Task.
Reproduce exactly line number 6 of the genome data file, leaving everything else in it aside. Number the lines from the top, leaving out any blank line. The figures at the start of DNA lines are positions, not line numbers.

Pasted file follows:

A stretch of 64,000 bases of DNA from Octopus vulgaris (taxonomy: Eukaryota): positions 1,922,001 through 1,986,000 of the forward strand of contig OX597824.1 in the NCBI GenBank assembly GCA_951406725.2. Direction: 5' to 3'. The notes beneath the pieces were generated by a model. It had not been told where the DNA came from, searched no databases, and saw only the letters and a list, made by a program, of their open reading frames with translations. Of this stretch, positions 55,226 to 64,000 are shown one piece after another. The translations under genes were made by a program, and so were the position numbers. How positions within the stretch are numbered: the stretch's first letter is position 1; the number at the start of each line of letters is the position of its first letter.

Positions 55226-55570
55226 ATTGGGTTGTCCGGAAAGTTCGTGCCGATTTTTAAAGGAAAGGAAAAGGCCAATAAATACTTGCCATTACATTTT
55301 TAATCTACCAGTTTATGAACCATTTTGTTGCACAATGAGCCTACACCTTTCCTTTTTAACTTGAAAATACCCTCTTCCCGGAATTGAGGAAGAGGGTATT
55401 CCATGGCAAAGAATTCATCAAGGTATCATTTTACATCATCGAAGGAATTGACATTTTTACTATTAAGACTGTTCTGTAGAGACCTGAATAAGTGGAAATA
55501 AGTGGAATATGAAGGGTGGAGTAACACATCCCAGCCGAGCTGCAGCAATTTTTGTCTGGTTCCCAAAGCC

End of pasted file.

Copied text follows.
55501 AGTGGAATATGAAGGGTGGAGTAACACATCCCAGCCGAGCTGCAGCAATTTTTGTCTGGTTCCCAAAGCC